The next mayor of London?

Sian is the Green Party's candidate to be London's mayor

Voting and democracy are what make the world of politics go around, and there has been a lot of it about this week. Like the proverbial bus, you can wait for ages for a vote that will take you in the right direction, and then three come along at once.

First up, MPs were voting on proposals for reformed House of Lords on Wednesday. We’ve had quite a wait for this one, given that most people agree the system of heriditary and appointed law-makers went out of date on about July 14th 1789. New Labour entered government with a commitment to action. However, they have been dallying over the final steps for nearly a decade.

Last time MPs tried to agree on the shape of reform, they threw out seven different options and didn’t support any. This time, in the wake of the cash for honours scandal, MPs finally backed two radical options for change: an 80% elected Lords with a majority of 38, and then a 100% elected Lords with an even bigger majority of 113.

I have to admit I was hugely pleased and relieved at the result – particularly at the popularity of the 100% elected option. Finally we might see a change to our constitution that means that, for the first time ever, Britain will be able to say it’s a grown-up democracy.

It’s obvious for a Green to say this, but it’s important now that we make sure the new house is elected with a fair voting system, and that a new Lords brings a greater diversity of voices into parliament. With a fair system of proportional representation, we’ll see a serious Green presence in parliament at last, ideally placed to put real teeth into green legislation.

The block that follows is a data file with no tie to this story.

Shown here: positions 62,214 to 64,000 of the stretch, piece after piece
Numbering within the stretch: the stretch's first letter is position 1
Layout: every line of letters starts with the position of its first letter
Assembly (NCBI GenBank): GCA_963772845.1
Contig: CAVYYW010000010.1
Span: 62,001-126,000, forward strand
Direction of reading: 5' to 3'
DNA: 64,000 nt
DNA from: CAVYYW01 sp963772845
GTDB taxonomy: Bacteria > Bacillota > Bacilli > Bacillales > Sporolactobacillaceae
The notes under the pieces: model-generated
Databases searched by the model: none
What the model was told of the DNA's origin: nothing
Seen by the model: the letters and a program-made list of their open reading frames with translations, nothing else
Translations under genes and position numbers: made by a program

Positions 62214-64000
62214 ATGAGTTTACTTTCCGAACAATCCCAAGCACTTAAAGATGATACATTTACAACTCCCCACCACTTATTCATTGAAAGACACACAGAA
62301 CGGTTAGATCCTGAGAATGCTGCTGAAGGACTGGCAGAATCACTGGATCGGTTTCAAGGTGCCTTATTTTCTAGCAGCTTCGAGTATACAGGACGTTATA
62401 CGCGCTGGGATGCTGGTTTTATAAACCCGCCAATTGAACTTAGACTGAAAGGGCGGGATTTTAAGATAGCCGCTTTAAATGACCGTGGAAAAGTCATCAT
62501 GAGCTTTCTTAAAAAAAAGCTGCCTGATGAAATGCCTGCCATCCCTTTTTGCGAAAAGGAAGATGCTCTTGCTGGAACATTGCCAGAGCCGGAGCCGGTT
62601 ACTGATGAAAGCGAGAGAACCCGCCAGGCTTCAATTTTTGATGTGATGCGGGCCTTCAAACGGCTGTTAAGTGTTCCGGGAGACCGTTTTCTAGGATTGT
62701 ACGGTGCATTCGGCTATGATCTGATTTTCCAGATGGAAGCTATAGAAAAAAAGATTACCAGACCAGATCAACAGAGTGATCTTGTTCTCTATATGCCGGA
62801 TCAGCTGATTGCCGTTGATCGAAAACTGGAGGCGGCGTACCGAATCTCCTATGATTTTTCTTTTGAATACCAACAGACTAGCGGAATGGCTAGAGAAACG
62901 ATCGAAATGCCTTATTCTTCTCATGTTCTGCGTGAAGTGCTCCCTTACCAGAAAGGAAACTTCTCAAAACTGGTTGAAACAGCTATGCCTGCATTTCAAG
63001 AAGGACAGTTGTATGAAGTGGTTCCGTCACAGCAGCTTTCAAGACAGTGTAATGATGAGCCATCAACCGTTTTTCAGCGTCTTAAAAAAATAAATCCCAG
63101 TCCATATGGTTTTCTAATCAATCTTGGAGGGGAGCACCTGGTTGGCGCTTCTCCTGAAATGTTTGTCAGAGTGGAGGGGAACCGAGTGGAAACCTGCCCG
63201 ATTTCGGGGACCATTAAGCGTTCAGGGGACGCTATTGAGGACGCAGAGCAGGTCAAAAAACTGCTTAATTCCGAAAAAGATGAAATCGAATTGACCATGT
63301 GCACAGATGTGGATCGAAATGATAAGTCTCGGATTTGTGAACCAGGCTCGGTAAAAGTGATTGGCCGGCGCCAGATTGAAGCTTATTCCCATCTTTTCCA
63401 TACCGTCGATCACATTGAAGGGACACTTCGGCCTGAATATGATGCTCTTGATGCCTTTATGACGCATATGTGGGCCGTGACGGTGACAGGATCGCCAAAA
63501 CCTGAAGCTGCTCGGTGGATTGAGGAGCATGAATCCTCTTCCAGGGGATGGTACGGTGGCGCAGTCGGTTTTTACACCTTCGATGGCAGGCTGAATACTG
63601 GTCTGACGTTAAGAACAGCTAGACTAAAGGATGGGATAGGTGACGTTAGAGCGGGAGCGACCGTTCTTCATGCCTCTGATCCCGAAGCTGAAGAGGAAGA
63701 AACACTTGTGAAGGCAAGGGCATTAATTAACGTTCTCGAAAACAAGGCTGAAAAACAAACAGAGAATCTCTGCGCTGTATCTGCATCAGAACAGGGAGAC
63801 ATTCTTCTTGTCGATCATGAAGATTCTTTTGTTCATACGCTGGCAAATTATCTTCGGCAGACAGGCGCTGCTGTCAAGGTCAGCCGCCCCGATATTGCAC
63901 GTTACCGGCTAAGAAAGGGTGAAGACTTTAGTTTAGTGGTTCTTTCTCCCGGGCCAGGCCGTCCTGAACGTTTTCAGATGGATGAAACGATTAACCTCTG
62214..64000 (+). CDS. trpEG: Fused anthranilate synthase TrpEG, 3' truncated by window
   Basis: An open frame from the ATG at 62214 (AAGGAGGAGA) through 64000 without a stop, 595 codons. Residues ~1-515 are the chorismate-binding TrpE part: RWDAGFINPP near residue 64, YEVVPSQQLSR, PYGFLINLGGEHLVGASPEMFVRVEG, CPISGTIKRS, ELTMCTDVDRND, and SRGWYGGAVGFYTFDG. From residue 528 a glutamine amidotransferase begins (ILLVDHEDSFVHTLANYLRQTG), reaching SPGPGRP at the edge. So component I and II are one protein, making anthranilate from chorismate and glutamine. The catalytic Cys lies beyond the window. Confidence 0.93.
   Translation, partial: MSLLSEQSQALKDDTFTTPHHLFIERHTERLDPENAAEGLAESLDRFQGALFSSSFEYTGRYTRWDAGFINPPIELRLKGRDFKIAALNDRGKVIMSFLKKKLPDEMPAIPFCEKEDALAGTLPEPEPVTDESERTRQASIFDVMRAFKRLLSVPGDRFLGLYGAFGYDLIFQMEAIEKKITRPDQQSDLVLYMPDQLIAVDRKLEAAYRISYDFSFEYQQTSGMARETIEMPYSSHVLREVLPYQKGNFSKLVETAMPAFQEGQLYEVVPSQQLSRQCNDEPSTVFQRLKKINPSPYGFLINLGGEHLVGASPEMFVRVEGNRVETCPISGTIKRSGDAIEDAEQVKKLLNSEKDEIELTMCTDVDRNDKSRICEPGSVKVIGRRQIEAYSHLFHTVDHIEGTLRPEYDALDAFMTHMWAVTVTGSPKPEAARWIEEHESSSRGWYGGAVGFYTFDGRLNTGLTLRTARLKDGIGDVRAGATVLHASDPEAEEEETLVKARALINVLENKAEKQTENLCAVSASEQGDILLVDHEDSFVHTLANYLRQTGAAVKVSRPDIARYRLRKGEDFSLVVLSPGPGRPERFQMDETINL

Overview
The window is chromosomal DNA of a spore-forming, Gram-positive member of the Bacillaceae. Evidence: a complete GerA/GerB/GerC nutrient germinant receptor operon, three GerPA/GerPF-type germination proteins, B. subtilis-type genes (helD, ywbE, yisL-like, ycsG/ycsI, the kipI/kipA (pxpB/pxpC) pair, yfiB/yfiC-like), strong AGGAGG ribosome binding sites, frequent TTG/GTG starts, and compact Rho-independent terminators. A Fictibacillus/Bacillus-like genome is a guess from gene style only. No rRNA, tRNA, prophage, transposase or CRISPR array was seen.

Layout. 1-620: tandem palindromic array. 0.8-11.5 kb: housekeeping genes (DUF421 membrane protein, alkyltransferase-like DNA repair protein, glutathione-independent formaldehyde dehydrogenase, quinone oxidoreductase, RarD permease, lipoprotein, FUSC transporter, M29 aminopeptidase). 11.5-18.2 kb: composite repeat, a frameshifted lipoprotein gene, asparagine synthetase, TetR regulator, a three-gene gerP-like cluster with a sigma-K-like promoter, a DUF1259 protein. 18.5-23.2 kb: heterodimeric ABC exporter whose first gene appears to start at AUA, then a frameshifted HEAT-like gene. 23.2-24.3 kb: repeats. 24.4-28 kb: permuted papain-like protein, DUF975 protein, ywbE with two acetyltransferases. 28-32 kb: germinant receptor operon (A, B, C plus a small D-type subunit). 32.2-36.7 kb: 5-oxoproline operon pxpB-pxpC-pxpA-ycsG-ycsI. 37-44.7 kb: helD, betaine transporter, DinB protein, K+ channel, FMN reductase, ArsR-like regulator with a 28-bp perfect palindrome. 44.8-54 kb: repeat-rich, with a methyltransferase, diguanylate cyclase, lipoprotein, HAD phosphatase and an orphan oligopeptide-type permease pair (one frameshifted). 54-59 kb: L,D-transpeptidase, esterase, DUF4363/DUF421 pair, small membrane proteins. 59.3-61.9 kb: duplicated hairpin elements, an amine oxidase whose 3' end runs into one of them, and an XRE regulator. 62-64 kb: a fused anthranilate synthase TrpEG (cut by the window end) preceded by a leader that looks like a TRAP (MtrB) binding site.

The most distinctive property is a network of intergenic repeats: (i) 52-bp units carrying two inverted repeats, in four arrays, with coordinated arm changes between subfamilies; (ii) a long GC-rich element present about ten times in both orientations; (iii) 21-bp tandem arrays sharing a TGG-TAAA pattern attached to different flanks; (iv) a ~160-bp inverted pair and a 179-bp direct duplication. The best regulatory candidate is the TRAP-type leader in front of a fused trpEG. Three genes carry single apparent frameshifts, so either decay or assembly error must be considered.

The vote also slightly restores my faith in back-benchers, who I usually look upon as a shower of careerists and timeservers. The vote for 100% was no doubt influenced by the stench of sleaze attached to appointments by party leaders and must have been a shock for Blair and co. This wasn’t as far as they wanted to go at all. Blair voted for a 50% elected house and then cleared off, Brown voted for 80% but abstained on 100%, and Jack Straw, leading the process, voted for 50, 60 and 80% but not 100%.

Any reform won’t be easy for the Labour top brass to swallow – having held absolute power with a minority of votes for a decade. But, especially if elected under PR, a renewed Lords will also have renewed vigour and renewed legitimacy. With a real mandate, even with restricted powers, the new Lords will be more inclined to oppose the government and could pose a real challenge to the government’s hegemony.

The next vote of interest was when results started coming in from Northern Ireland on Thursday and Friday. After a doorstep campaign focused mainly on issues like water rates, sufficient numbers of people cast their votes beyond religious lines for us to see the first Green elected to the Assembly, in North Down. Congratulations go to our candidate Brian Wilson – his election is a definite sign of a shift away from the old politics in Northern Ireland, which depend so much on history, to ideas more concerned with the future. The Green Party can also boast it is now the only one represented in London, Edinburgh, Dublin and Belfast.

The third election this week was slightly less earth-shattering, but very significant for me. Votes were counted on Saturday for the Green Party’s selection of our candidate for Mayor of London. From a shortlist of five, including our brilliant drugs spokesperson and tireless activist, Shane Collins, I managed to secure the nomination with 45% of first preferences.